Method.—Wash the moss thoroughly, and soak it in cold water for 12 hours. Strain, put it into a stewpan with 1 pint of water, and simmer gently for 5 hours, adding more water as evaporation occurs, so as to keep the quantity of liquid to one pint. Strain, sweeten to taste, add the lemon-juice and sherry, and turn into a mould previously rinsed with cold water. Irish moss possesses medicinal properties, but the flavour is somewhat unpalatable, hence the necessity of disguising it with sherry, lemon-juice or other flavouring ingredients.
Time.—17 hours. Average Cost, 5d.
Ingredients.—1 pint of milk, 1½ ozs. of loaf or castor sugar, ½ an oz. of sheet gelatine, the thinly cut rind of ¼ of a lemon.
Method.—Infuse the lemon-rind in the milk for about 20 minutes, then add the sugar and gelatine, stir until the latter is dissolved, and take out the lemon-rind. Turn the preparation into a basin, and stir from time to time until it attains the consistency of thick cream. Have ready 1 large mould, or small moulds, rinsed with cold water, pour in the mixture, and place on ice or in a cold place until set.
Time.—2 or 3 hours. Average Cost, 5d.
3235.—PORT WINE JELLY.
Ingredients.—½ a pint of port wine, ½ a gill of water, 1 teaspoonful of red-currant jelly, ½ an oz. of gelatine, ½ an oz. of loaf sugar, carmine or cochineal.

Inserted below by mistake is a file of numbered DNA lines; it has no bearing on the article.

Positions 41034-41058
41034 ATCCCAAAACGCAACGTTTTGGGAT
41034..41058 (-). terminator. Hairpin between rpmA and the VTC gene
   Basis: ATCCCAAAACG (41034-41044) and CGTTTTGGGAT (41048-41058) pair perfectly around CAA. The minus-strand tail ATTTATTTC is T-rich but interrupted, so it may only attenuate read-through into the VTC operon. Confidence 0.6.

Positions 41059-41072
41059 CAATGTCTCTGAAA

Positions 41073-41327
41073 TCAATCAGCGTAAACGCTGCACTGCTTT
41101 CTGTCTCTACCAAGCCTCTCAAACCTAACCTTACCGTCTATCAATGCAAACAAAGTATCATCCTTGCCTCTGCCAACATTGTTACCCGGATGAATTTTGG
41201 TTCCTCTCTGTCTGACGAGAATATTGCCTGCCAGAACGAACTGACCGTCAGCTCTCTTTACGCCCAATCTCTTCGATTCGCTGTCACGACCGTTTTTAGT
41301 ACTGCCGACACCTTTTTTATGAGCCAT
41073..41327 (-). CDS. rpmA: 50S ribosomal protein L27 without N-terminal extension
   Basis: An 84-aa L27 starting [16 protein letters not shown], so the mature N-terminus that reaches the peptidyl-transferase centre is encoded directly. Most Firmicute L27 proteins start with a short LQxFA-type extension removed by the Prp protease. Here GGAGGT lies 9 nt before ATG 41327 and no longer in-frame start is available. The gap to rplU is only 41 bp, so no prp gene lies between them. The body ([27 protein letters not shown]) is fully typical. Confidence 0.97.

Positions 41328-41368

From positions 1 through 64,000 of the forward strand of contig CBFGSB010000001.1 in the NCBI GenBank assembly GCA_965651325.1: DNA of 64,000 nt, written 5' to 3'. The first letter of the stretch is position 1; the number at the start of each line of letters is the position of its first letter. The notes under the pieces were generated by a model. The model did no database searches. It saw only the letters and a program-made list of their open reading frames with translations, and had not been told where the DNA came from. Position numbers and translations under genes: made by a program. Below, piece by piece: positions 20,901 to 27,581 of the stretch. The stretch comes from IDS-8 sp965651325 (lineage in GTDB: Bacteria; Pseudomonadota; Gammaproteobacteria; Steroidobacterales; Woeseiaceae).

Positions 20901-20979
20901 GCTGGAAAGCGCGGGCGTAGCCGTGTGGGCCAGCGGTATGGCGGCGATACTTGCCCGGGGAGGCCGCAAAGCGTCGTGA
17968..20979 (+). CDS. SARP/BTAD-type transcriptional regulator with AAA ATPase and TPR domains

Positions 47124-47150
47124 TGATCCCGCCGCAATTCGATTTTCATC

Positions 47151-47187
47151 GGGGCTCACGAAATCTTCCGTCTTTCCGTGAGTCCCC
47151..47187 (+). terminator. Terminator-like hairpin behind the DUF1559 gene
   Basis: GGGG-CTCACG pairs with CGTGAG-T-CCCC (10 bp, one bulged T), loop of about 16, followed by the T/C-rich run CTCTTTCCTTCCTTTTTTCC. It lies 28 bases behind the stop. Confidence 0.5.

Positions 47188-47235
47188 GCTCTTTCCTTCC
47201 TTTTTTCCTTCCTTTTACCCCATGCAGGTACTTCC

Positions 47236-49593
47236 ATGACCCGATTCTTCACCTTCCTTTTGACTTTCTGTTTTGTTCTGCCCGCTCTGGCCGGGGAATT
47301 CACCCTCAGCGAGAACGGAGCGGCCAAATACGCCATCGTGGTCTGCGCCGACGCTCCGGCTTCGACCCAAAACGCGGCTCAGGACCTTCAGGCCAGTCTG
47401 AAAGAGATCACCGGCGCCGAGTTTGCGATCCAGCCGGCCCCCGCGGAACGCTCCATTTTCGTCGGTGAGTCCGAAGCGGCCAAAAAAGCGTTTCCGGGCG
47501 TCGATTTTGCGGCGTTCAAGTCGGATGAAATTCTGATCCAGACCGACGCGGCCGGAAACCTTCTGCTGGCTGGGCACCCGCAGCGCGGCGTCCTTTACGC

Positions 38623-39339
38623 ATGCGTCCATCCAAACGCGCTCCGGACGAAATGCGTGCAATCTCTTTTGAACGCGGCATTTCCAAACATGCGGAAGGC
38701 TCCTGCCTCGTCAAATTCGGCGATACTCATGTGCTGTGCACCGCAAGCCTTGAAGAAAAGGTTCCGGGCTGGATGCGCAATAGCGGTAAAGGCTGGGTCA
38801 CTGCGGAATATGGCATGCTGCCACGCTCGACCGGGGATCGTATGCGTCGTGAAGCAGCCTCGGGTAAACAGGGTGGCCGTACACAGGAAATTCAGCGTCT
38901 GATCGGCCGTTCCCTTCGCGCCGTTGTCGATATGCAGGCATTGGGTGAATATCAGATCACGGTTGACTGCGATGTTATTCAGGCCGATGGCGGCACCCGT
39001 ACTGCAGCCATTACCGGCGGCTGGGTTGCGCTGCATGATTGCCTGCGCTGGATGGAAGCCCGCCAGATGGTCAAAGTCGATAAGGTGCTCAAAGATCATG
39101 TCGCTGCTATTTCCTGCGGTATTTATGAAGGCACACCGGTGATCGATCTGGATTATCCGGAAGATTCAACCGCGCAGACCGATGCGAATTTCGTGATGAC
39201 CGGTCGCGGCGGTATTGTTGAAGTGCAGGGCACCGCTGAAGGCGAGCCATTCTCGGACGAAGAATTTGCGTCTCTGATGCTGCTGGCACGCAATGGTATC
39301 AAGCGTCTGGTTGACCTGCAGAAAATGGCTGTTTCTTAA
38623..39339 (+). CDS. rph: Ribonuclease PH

Method.—Soak the gelatine in the water for about 20 minutes, then turn both into a stewpan, and add the sugar and red-currant jelly. Stir until dissolved, add the port and a few drops of carmine or cochineal to brighten the colour, and strain through muslin. Turn into dariol moulds rinsed with cold water, and turn out when firm.
Time.—2 or 3 hours. Average Cost, 1s. 3d. to 1s. 6d.
Ingredients.—1 lb. of shin of beef, 1 ox foot, 1 quart of cold water, ½ a teaspoonful of salt.
Method.—Wash and blanch the foot, and divide it into small pieces. Cut the beef into small pieces, place it with the prepared ox foot, water and salt in a jar with a close-fitting lid, and cover with 3 or 4 folds of greased paper. Have ready a saucepan of boiling water, in it place the jar, and cook slowly for at least 7 hours. Then strain, skim, season to taste, and pour into a previously wetted mould. This preparation, although intended to be served as a jelly, will be found excellent when warmed and served as a soup.
Time.—7 hours. Average Cost, 1s. 3d.
Note.—Many useful recipes for jellies suitable for convalescents will be found in the chapter dealing exclusively with creams and jellies.